18. 18. Sokol NS. Small temporal RNAs in animal development. Curr Opin Genet Dev. 2012; 22: 368–373. pmid:22578317
  19. 19. Reinhart B, Slack F, Basson M, Pasquinelli AE, Bettinger JC, et al. The 21 nucleotide let-7 RNA regulates C. elegans developmental timing. Nature. 2000; 403: 901–906.
  20. 20. Ren Z, Ambros VR. Caenorhabditis elegans microRNAs of the let-7 family act in innate immune response circuits and confer robust developmental timing against pathogen stress. Proc Natl Acad Sci USA. 2015; 112: E2366–E2375. pmid:25897023
  21. 21. Robertson SM, Shetty P, Lin R. Identification of lineage-specific zygotic transcripts in early Caenorhabditis elegans embryos. Dev Biol. 2004; 276: 493–507. pmid:15581881
  22. 22. Papp D, Csermely P, Soti C. A role for SKN-1/Nrf in pathogen resistance and immunosenescence in Caenorhabditis elegans. PLoS Pathog. 2012; 8: e1002673. pmid:22577361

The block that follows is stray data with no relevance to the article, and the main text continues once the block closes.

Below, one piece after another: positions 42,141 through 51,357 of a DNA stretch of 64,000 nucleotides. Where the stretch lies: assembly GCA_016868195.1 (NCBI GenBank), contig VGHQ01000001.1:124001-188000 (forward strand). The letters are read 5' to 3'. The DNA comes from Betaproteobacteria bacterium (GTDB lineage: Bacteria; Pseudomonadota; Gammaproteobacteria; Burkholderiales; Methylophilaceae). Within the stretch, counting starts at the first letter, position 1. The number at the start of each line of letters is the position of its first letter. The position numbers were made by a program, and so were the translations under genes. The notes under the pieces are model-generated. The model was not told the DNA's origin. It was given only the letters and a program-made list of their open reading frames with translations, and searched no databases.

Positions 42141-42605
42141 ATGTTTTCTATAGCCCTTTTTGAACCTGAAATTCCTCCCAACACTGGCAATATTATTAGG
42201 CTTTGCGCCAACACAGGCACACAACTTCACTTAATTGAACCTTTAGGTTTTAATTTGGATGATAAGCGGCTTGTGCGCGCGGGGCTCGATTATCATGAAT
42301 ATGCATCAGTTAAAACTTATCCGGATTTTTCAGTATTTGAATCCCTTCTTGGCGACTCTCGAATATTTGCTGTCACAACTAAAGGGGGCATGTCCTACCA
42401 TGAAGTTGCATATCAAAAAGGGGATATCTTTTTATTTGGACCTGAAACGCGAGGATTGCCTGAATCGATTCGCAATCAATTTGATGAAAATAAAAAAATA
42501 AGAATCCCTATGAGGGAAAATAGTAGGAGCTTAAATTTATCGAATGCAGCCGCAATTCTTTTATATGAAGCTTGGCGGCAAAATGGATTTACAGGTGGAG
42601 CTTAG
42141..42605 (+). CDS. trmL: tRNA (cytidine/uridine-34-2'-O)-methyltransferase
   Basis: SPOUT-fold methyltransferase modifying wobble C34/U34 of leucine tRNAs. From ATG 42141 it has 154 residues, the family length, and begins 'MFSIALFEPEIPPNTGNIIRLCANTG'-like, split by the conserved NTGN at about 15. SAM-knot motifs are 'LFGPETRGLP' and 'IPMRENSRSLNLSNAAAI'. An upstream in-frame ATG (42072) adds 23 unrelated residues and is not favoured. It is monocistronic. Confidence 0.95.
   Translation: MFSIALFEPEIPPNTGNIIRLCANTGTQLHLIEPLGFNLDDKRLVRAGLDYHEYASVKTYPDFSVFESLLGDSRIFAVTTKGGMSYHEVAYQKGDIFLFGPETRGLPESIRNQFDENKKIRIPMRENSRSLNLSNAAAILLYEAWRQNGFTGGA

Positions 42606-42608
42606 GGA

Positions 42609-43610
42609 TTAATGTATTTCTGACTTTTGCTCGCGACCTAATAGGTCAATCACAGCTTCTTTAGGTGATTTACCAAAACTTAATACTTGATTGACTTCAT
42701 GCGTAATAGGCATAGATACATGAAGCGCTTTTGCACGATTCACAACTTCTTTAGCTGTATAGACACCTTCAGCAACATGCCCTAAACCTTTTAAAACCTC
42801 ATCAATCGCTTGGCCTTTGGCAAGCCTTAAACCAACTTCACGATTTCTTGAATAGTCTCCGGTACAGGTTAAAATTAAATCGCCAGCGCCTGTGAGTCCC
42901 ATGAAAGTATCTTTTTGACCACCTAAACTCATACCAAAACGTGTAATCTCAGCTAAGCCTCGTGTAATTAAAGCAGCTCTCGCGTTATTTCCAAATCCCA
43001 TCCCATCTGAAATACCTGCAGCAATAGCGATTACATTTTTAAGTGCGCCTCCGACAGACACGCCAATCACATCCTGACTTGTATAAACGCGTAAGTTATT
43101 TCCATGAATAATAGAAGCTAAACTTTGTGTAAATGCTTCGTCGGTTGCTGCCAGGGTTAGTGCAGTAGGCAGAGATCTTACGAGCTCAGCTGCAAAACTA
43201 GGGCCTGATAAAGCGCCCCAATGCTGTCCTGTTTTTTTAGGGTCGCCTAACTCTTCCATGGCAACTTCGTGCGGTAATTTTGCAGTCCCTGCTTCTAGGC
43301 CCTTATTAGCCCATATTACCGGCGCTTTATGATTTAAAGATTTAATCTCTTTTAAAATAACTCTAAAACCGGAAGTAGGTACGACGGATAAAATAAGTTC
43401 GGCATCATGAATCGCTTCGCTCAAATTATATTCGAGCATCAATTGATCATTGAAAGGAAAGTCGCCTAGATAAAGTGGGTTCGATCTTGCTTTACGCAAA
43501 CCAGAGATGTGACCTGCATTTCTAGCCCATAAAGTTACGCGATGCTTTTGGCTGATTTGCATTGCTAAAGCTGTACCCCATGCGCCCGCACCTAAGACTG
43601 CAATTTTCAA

23. 23. Martinez NJ, Ow MC, Reece-Hoyes JS, Barrasa MI, Ambros VR, et al. Genome-scale spatiotemporal analysis of Caenorhabditis elegans microRNA promoter activity. Genome Res. 2008; 18: 2005–2015. pmid:18981266
  24. 24. Alper S, McBride SJ, Lackford B, Freedman JH, Schwartz DA. Specificity and complexity of the Caenorhabditis elegans innate immune response. Mol Cell Biol. 2007; 27: 5544–5553. pmid:17526726
  25. 25. Troemel ER, Chu SW, Reinke V, Lee SS, Ausubel FM, et al. p38 MAPK regulates expression of immune response genes and contributes to longevity in C. elegans. PLoS Genet. 2006; 2: e183. pmid:17096597
  26. 26. Dickinson DJ, Ward JD, Reiner DJ, Goldstein B. Engineering the Caenorhabditis elegans genome using Cas9-triggered homologous recombination. Nat. Methods. 2013; 10: 1028–1034. pmid:23995389
  27. 27. Bolz DD, Tenor JL, Aballay A. A conserved PMK-1/p38 MAPK is required in Caenorhabditis elegans tissue-specific immune response to Yersinia pestis infection. J Biol Chem. 2010; 285: 10832–10840. pmid:20133945
  28. 28. Mello JA, Ruvkun G. Inactivation of conserved genes induces microbial aversion, drug detoxification, and innate immunity in C. elegans. Cell. 2012; 149: 452–466.
  29. 29. Bolz DD, Tenor JL, Aballay A. A conserved PMK-1/p38 MAPK is required in Caenorhabditis elegans tissue-specific immune response to Yersinia pestis infection. J Biol Chem. 2010; 285: 10832–10840. pmid:20133945